The Reverse Reference FallacyDecember 15, 2009 — Deacon Duncan
Seems like the question of Jesus and his use of Exodus 3 is a hot topic right now, and I’ll have more to say on the subject. Right now, though, I think it would be a good time to turn our attention to a very common fallacy I see a lot of in the area of Bible interpretation, and that’s a fallacy I call the Reverse Reference fallacy. It’s fairly simple to describe, and fairly simple to detect, provided you disagree with whoever is committing the fallacy. Sadly, it is all but impossible to notice when the people promoting it are people you happen to agree with.
It works like this: So-and-so teaches some doctrine or tradition that refers to a particular passage of Scripture, and therefore that passage of Scripture is referring to the doctrine or tradition that So-and-so teaches. Amazingly, this sort of reasoning holds true even when we’re talking about a doctrine or tradition that arose centuries after the writing of the Scripture that supposedly refers to it! It sounds almost ridiculously easy to recognize as a fallacy when we lay it out in those terms, but in actual practice a lot of believers find it a great deal harder.
Sadly, there are a huge number of practical examples we can choose from. For example, let’s take the idea of papal supremacy. According to Roman Catholic tradition, Jesus established the office of the Pope, and bestowed that office on the apostle Peter, in Matthew 16:18.
[Jesus said] “And I tell you that you are Peter, and on this rock I will build my church, and the gates of Hades will not overcome it.”
Most Protestants can read that verse and realize that there is nothing written in that verse about the creation of a successible papal office that would serve as Christ’s personal representative on earth, in a position of supreme authority over all other earthly church offices. The words needed to express such an idea are simply not present in the text that the Catholic tradition refers to. Because Catholics agree with the tradition, however, they see Matthew 16:18 as a reference to the tradition of papal supremacy, and therefore the absence of the relevant words doesn’t matter. The tradition refers to the Scripture, and therefore that Scripture refers to that tradition, at least in Catholic eyes.
Protestants can’t understand why Catholics would make such a mistake, but it’s one they readily make themselves, under slightly different circumstances. For example, the Protestant doctrine of salvation by faith alone refers to Ephesians 2:8-9, “For it is by grace you have been saved, through faith—and this not from yourselves, it is the gift of God— not by works, so that no one can boast.” Because the tradition of salvation by faith alone refers to Eph. 2:8-9, Protestants see Eph. 2:8-9 as a reference to the doctrine of salvation by faith alone, even though the crucial word “alone” is not actually in the text (and even though James 2:24, the only direct reference to “faith alone” in the Bible, says explicitly that “man is justified by works and not by faith alone”).
The Reverse Reference fallacy is one of the most powerful tools believers use to make the Bible say whatever they want. Because the desired doctrine does not need to be actually, literally written in the Bible text itself, you can attach virtually any idea you want, just by having it refer to a passage of Scripture and then pulling a Reverse Reference. Creationists, for example, teach that Biblical “kinds” are fixed, and cannot evolve over time, and then they quote Genesis 1:24, where God says “Let the land produce living creatures according to their kinds: livestock, creatures that move along the ground, and wild animals, each according to its kind.”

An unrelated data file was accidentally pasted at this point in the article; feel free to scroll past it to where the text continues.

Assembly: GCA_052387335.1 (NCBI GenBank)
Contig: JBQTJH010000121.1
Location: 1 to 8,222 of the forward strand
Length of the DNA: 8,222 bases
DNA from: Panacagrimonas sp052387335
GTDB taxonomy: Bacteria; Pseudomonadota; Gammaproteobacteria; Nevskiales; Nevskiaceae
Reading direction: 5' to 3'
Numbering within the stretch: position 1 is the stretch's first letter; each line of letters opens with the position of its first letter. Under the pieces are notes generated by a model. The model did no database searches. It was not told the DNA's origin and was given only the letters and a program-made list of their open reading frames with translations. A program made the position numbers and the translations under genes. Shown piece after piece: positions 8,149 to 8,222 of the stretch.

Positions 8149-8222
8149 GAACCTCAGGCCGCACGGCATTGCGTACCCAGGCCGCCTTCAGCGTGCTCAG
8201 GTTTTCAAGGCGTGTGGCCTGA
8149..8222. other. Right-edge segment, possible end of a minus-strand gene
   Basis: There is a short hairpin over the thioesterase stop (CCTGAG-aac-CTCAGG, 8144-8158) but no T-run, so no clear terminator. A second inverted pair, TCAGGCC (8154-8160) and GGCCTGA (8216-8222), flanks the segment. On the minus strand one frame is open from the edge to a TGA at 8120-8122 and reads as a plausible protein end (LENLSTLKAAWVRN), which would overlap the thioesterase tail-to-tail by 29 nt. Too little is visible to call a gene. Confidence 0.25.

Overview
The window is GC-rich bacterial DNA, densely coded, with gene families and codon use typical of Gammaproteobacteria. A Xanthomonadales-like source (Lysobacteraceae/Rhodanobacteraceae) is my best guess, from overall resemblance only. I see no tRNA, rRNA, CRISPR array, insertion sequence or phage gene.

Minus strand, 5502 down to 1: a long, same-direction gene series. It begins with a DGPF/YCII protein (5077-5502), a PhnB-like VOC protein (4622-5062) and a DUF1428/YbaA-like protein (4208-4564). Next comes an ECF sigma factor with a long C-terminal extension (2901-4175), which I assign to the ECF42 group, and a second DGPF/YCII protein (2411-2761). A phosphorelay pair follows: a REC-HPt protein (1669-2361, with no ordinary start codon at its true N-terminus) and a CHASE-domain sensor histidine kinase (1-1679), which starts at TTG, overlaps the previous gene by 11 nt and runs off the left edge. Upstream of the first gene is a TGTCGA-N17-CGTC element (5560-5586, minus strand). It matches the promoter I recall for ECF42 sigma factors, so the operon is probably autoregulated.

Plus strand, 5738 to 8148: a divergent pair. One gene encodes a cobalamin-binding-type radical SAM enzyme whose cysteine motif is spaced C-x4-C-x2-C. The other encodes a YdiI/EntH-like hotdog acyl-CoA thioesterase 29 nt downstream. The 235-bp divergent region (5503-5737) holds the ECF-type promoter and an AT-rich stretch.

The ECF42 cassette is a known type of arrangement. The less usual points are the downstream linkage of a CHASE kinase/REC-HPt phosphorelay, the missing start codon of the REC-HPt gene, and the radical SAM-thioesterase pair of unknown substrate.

There’s nowhere in Genesis 1 where it is actually written that the kinds themselves cannot change over time, nor does evolution say that one “kind” of organism ever gives birth to a different “kind.” Each species reproduces according to its own kind, even in evolution. It’s just that the “kind” itself changes, over many generations, into different, descendant “kinds.” Genesis 1:24 says absolutely nothing that would make evolution wrong, yet because the creationist traditions refer to Genesis 1:24, then by Reverse Reference, Genesis 1:24 must be a reference to creationist traditions. It’s a fallacy, but try and show that to a creationist. They know, and they know that they know, that Genesis 1:24, the most ancient of texts, is a reference to a tradition that, historically, is a fairly recent addition even to creationist dogma.
Or look at the Rapture. In the early 1800’s, a rumor began to spread among Pentecostal Christians that there was going to be a literal Great Tribulation, but that Jesus would return before these dreadful events to carry good and faithful Christians safely out of harm’s way. This new tradition refers to I Thessalonians 4:13-17, a passage which says absolutely nothing about Jesus coming back before any Great Tribulation, but ask any fan of the Left Behind series (shudder), and they can tell you: pretribulationist tradition refers to I Thess. 4, and therefore I Thess. 4 refers to pretribulational traditions.
That’s not even going into all the permutations and variations that the so-called “cults” exploit in order to convince people that the Bible teaches ideas that no one in the first century ever even heard of. The Reverse Reference fallacy is extremely widespread because it so effectively exploits the Bible’s main strength, which is that you can easily read into it whatever you think it should say, and then claim divine authority for the ideas you “found” in its pages. Given that kind of power, it’s no wonder people are so eager to promote it, for their own ends.